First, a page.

All The Money in The World

John Paul Getty. One of the richest men to ever walk this planet. I didn’t know much about Getty; I never cared to. Truth be told, I barely knew who he was until a recent film came out: All the Money in the World. Even if the movie wasn’t completely accurate, the film still told a great story. This film follows the Getty family as they deal with the kidnapping of John Paul Getty III.

The movie contains multiple themes and ideas. It shows the power of money and family; it also shows how desperate individuals are for either money or family. Gail Getty, the mother of the boy, shows the desperation of family over money; she, a rather poor person, always choose family. Her desires weren’t in the materialistic things we all want and worship. Even her own life did not matter, all that mattered were the lives of her children. Gail contained what most mothers have.

So many shows, movies, and stories portray strong mothers. They portray their undying, rough love. They portray it so often because it is a type of love not seen every day. I can say I love you, but how far does that love reach? As sad as it sounds, everyone has their limit of love to give. Especially those who surround me, I’m pretty good at determining and scaling how much love they stretch. When it comes to mothers, I can’t.

I probably never will because I will never be a mother. Their love is different. They have a physical attachment and an even bigger emotional attachment. 9 months is a long time. 9 months people can change.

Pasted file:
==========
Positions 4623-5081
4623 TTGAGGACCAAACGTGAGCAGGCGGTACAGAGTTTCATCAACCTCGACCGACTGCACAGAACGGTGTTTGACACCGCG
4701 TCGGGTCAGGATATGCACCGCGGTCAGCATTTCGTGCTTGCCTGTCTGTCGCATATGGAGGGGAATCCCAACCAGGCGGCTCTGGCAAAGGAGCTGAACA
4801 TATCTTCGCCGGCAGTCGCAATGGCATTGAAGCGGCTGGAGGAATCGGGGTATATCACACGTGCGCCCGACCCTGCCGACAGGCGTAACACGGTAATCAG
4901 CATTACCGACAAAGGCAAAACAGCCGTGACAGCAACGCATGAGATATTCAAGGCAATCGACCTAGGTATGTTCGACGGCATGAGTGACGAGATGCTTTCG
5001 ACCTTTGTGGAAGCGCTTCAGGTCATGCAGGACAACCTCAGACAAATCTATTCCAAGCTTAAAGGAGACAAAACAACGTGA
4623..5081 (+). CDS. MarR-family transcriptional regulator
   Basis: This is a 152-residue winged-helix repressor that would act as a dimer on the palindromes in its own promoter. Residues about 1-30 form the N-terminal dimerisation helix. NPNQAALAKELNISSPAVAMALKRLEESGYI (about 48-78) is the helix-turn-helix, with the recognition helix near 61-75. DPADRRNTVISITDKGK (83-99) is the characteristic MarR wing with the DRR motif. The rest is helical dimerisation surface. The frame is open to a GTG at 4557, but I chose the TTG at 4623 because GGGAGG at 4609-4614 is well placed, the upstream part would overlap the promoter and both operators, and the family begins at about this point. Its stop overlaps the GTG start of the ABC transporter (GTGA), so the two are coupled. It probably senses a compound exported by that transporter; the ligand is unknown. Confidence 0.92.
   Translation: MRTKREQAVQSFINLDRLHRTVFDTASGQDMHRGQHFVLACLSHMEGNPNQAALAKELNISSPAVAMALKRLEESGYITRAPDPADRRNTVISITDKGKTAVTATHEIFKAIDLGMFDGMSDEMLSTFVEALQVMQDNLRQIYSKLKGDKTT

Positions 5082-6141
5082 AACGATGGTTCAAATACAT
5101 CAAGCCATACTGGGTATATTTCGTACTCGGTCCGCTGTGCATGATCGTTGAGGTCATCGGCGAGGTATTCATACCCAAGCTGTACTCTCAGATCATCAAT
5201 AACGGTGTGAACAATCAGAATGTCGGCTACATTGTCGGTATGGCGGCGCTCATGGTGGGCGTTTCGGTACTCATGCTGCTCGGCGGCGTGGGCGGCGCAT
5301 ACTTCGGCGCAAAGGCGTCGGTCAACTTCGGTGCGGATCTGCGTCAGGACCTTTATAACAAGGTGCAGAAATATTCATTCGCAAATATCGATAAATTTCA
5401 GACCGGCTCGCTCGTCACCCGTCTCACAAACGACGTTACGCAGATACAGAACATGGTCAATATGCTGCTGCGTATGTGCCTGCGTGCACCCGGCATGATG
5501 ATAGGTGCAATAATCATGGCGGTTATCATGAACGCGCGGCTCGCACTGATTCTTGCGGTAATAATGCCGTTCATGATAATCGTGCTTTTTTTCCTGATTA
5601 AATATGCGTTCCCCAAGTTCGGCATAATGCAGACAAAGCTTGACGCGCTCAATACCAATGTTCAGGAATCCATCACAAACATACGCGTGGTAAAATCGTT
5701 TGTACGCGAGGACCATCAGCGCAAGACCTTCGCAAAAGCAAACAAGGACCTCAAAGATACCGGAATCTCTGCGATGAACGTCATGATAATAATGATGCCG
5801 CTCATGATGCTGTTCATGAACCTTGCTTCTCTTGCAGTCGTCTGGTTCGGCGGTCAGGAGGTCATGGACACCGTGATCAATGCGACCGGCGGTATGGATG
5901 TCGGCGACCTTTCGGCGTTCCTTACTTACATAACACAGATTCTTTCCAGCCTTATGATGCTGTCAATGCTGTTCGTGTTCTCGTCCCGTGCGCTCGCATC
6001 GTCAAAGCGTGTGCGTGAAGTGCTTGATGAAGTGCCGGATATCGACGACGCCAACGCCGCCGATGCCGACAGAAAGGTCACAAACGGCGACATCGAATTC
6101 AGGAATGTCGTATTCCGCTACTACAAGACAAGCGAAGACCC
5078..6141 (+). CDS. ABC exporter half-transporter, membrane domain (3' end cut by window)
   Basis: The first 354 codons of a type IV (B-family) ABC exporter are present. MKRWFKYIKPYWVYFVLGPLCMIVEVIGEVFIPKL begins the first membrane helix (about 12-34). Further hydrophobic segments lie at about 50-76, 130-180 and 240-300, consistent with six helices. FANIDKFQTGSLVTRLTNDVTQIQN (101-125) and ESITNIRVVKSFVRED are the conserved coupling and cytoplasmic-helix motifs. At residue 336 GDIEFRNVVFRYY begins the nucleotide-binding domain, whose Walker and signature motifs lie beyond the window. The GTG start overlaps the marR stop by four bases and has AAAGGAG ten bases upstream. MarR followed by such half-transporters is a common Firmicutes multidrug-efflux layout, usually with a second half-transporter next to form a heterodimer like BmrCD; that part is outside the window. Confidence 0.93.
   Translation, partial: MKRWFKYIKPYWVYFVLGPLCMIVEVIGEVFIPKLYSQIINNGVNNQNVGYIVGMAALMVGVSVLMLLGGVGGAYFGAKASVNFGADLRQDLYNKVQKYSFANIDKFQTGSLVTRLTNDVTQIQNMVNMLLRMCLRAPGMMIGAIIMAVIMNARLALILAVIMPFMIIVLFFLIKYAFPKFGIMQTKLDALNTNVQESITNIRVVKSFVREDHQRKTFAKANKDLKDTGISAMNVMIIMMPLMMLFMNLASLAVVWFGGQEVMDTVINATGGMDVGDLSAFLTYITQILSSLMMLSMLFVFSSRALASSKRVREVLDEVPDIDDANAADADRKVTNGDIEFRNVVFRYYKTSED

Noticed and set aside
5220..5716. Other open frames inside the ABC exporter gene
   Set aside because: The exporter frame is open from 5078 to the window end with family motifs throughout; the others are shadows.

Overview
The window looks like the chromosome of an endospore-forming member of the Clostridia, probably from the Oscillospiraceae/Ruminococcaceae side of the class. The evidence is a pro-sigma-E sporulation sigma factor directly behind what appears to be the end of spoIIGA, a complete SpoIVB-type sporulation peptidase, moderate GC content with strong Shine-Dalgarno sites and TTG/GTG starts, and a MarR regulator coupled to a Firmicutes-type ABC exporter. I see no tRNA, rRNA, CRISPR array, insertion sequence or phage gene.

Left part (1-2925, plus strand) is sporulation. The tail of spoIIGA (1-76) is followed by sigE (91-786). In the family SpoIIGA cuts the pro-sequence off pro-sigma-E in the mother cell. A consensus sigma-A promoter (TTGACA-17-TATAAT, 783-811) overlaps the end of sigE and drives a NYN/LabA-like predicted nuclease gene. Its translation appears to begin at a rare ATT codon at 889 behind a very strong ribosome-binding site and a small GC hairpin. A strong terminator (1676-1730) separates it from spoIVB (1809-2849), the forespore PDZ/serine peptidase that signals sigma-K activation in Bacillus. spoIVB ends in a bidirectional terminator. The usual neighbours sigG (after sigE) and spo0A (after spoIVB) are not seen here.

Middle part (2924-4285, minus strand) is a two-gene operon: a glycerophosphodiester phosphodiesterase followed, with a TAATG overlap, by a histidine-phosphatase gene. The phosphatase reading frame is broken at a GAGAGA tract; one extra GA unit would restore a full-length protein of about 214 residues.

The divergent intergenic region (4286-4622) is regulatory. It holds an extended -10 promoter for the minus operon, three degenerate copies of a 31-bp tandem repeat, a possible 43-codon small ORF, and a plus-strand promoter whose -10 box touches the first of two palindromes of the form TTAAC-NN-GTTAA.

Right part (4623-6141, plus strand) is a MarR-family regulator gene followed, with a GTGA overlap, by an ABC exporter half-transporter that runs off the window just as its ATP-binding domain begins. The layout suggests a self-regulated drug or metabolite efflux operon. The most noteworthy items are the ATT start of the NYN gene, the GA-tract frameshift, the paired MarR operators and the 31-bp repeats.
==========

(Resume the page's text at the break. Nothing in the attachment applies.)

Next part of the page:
It took nine months for my friend to change. Nine months. From a life filled with bad decisions, situations, and consequences came a life of love, opportunity, and stability. Rebekah Leathers, my friend, reminds me so much of Gail Getty. She has the unexplainable love that I can never comprehend.

Rebekah was never a hateful individual. She just had a different sort of love. A love of individuality. A love that I can understand. She was nice, caring, and kind to others – yes, but she always made sure she was doing good. She followed her own passions, desires, and curiosities like all should. She followed her own weaknesses and disadvantages as well.

To describe Rebekah as I first met her is simple: A survivor. She was nice, but I knew she’d do what she had to do to survive. If Rebekah wanted to try it, she would. She, like me, sought to do as much as she could before her time on this world was up. Holes in bridges excited her; the unknown intrigued her.

She has lived in Pensacola her whole life, but she has experienced so much. Rebekah is proof that Pensacola is more than just a small town. But all of her stories, experiences, and journeys are all topped by one. Now, she would give up her whole individual life for this one journey. Even if this was the only journey she had, Rebekah would be satisfied with life. This one journey took nine months. Nine months for Rebekah to become Gail Getty.

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